Comments on the Biscayne National Park (BNP) General  Management Plan, which was presented by Jessica McCawley (Division Of Marine Fisheries Management; Division Director) at the Florida Fish and Wildlife Conservation Commission (FWC) meeting on November 21, 2013 in Weston, Florida. Commissioners present: Brian S. Yablonski, Charles W. Roberts III, liese P. “Liesa” Priddy, Ronald M. Bergeron, Adrien Bo Rivard and Richard A. Corbett.

Statement presented to the FWC by Norman Duncan

[dropcap]M[/dropcap]any critics bemoan the steady increased laws and regulations on their outdoor activities and generally blame the regulators. While the true causes of the decline in the fisheries is the general degradation of the environment due to factors such as the large increase in human populations, uncontrolled development with the resulting habitat losses. Meanwhile, the governmental agencies and sport-fishermen are specific high-profile groups that can be focused on and attacked by short-sighted economic and political interests.


Legendary Florida angler, Norman Duncan enjoys, as always, a day in Biscayne Bay, which is just a few blocks from his Coral Gables home. Duncan has been fishing the “bay” for over 50 years and seen significant changes.

The dwindling fish sizes and stocks in BNP and elsewhere in Florida are a direct result of more people, usage and development. In addition, the “do nothing” alternatives and existing resource management policies are not working.

Trends toward more restrictions to accessing fishing grounds seem to go hand-in-hand with dwindling fish stocks. One of the results is that we have invasions of alien species that may dominate these ecosystems.

If commercial fisheries are allowed in BNP it must be balanced with marine reserves and zones closed to fishing in an attempt to preserve intact ecosystems.

There are separate regulatory zones in BNP that fall under the authority of the state and/or park, this is confusing and these overlapping regulatory areas should be consolidated. The scope of the management goals of the state and federal authorities are very different.  The whole concept of local/regional politics trying to retain some control and authority in federal preserves is contrary to the basic themes that our national parks were founded on. In other national parks fisheries rules and laws are mostly regulated and enforced by park rangers.

Establishment of fully protected marine habitats and multi-use reserves is one of the few management tools available to combat the exploitation of these dwindling ecosystems.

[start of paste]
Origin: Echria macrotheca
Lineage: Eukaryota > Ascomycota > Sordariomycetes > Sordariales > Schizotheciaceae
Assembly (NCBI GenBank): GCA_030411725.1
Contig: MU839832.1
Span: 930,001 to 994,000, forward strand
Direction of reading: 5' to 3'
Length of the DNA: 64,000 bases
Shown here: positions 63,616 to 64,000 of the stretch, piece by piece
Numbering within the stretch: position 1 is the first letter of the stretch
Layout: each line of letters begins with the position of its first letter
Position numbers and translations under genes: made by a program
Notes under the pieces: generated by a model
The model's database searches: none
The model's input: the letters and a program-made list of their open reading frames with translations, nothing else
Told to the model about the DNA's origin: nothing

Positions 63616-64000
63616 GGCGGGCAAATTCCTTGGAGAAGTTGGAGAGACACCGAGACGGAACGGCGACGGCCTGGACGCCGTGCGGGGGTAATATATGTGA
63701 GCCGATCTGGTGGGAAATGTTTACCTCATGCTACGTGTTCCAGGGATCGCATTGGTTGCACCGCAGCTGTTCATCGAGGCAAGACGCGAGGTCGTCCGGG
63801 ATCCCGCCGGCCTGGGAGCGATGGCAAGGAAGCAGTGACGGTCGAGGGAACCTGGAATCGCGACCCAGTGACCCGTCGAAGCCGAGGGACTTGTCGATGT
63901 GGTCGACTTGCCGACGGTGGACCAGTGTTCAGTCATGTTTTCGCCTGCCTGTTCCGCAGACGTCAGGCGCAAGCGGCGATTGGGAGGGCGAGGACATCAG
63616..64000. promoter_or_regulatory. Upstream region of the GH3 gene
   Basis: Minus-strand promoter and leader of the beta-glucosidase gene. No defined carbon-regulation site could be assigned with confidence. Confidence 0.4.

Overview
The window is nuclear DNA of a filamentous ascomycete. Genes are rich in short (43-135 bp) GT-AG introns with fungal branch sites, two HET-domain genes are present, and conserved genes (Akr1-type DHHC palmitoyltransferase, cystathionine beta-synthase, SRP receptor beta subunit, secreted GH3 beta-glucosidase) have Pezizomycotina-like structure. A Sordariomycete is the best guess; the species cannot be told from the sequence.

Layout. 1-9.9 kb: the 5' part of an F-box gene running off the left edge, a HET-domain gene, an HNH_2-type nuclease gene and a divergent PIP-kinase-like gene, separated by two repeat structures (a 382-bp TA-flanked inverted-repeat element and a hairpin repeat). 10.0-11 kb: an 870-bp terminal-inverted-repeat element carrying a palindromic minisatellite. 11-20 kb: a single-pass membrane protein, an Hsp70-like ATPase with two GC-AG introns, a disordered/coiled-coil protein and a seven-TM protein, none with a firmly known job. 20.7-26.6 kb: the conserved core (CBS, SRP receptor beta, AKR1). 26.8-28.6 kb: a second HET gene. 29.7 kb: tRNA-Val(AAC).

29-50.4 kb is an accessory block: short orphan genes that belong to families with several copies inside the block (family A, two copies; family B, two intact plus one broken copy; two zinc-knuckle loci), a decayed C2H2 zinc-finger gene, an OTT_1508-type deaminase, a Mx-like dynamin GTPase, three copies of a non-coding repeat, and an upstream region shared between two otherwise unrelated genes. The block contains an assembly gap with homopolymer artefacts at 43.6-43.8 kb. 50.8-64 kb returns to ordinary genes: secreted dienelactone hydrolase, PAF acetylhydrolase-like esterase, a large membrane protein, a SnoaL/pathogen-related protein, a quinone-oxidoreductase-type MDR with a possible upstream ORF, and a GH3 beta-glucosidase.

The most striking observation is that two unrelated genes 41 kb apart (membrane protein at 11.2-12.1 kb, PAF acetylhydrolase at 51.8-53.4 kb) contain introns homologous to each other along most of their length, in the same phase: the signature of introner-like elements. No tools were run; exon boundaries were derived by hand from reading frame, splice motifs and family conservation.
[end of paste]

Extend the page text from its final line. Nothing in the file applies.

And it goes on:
Alternate four (see chart below) of the BNP Fisheries Management Plan (FMP) is a step in the right direction, but the step is not big enough. In the long run this will become apparent.

I urge the FWC to help BNP establish marine protection zones with no fishing allowed.

It’s not on the agenda for today’s Florida Fish and Wildlife Conservation Commission meeting here in Weston, but the agency’s commissioners should consider eliminating the use of seine nets in all Florida waters.

*Nets were in the news a few weeks ago when a circuit court judge in the Panhandle ruled that the way the FWC enforces the constitutional net ban amendment was a “legal absurdity” and she set aside the ban. That led to about a week of intense mullet netting until the state attorney general got the First District Court of Appeals to set aside the judge’s ruling.

mapWhat was absurd was how misinformed Judge Jackie Fulford was in making her ruling. The net ban, which was approved by 72 percent of Florida’s voters in 1994, was designed to eliminate gill nets, or entangling nets, from state waters.

Fish swim into gill nets and when their heads go through the mesh, which is 3 inches when stretched out, they can’t get out because their gills are entangled in the mesh. Gill nets were being used to kill thousands of pounds of mullet, whose roe was shipped to the Far East, where it is considered a delicacy.

Those who wrote the net ban’s language decided to give netters a break by allowing them to use seines, which don’t entangle the mullet that were being targeted by netters because they have a smaller, 2-inch mesh size.

About Norman Duncan

Norman Duncan is a retired Miami-Dade highway engineer. In his younger days he was a guide – fishing the Florida Keys, Biscayne Bay and both coasts of Florida. He is a legend in the annals Florida sport fishing. He invented the Duncan loop, a knot that is sometimes mistakenly attributed to a former sports writer who called it the Uni-knot.  Duncan also invented the inside and outside flies, which Lefty Kreh modified and called Lefty’s Deciever. Aditionally, he had several flats boat add-on inventions. He is also a fierce proponent of conservation on all its forms.

* Circuit Judge Jackie Lee Fulford vacated an automatic stay of her controversial order of October 22nd enjoining statewide enforcement of the state’s 18-year-old net ban, virtually assuring an almost open season on Florida mullet stocks during the upcoming spawning season and essentially thumbing her nose at the will of voters of the State of Florida who passed the Constitutional Amendment Limiting Marine Net Fishing.

Fortunately, state attorney general got the First District Court of Appeals to set aside the judge’s ruling, but damage was done as netters from as far away as Louisiana and North Carolina plundered Florida’s stocks of spawning mullet.

Screenshot 2013-11-24 09.23.48

The FWC and BNP share jurisdictions withing the park. Only the Secretary Of The Interior can overrule both.


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